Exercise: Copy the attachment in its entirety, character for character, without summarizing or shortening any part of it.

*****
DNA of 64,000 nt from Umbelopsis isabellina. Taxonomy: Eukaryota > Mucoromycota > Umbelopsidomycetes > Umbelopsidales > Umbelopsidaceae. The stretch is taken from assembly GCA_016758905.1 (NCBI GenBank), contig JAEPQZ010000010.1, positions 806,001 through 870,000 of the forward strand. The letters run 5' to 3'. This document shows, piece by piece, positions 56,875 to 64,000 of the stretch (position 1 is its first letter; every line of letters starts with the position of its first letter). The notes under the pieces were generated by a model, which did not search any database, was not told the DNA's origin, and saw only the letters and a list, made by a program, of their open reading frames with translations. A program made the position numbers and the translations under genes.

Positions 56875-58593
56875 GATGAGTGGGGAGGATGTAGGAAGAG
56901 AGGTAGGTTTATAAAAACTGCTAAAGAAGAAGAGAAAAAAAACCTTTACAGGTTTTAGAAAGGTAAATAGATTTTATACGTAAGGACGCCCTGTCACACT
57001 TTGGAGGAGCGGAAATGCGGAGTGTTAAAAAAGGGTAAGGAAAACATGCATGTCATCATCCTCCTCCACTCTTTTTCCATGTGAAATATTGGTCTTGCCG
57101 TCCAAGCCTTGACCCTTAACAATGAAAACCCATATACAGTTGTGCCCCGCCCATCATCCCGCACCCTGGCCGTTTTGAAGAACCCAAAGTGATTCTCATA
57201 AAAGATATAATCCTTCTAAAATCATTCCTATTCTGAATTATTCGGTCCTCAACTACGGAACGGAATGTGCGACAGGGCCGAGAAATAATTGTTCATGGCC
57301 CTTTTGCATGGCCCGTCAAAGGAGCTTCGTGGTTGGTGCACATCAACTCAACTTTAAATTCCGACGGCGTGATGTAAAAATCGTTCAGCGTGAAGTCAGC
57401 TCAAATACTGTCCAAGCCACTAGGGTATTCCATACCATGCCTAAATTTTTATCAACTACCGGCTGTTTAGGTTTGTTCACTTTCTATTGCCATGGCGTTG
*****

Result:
DNA of 64,000 nt from Umbelopsis isabellina. Taxonomy: Eukaryota > Mucoromycota > Umbelopsidomycetes > Umbelopsidales > Umbelopsidaceae. The stretch is taken from assembly GCA_016758905.1 (NCBI GenBank), contig JAEPQZ010000010.1, positions 806,001 through 870,000 of the forward strand. The letters run 5' to 3'. This document shows, piece by piece, positions 56,875 to 64,000 of the stretch (position 1 is its first letter; every line of letters starts with the position of its first letter). The notes under the pieces were generated by a model, which did not search any database, was not told the DNA's origin, and saw only the letters and a list, made by a program, of their open reading frames with translations. A program made the position numbers and the translations under genes.

Positions 56875-58593
56875 GATGAGTGGGGAGGATGTAGGAAGAG
56901 AGGTAGGTTTATAAAAACTGCTAAAGAAGAAGAGAAAAAAAACCTTTACAGGTTTTAGAAAGGTAAATAGATTTTATACGTAAGGACGCCCTGTCACACT
57001 TTGGAGGAGCGGAAATGCGGAGTGTTAAAAAAGGGTAAGGAAAACATGCATGTCATCATCCTCCTCCACTCTTTTTCCATGTGAAATATTGGTCTTGCCG
57101 TCCAAGCCTTGACCCTTAACAATGAAAACCCATATACAGTTGTGCCCCGCCCATCATCCCGCACCCTGGCCGTTTTGAAGAACCCAAAGTGATTCTCATA
57201 AAAGATATAATCCTTCTAAAATCATTCCTATTCTGAATTATTCGGTCCTCAACTACGGAACGGAATGTGCGACAGGGCCGAGAAATAATTGTTCATGGCC
57301 CTTTTGCATGGCCCGTCAAAGGAGCTTCGTGGTTGGTGCACATCAACTCAACTTTAAATTCCGACGGCGTGATGTAAAAATCGTTCAGCGTGAAGTCAGC
57401 TCAAATACTGTCCAAGCCACTAGGGTATTCCATACCATGCCTAAATTTTTATCAACTACCGGCTGTTTAGGTTTGTTCACTTTCTATTGCCATGGCGTTG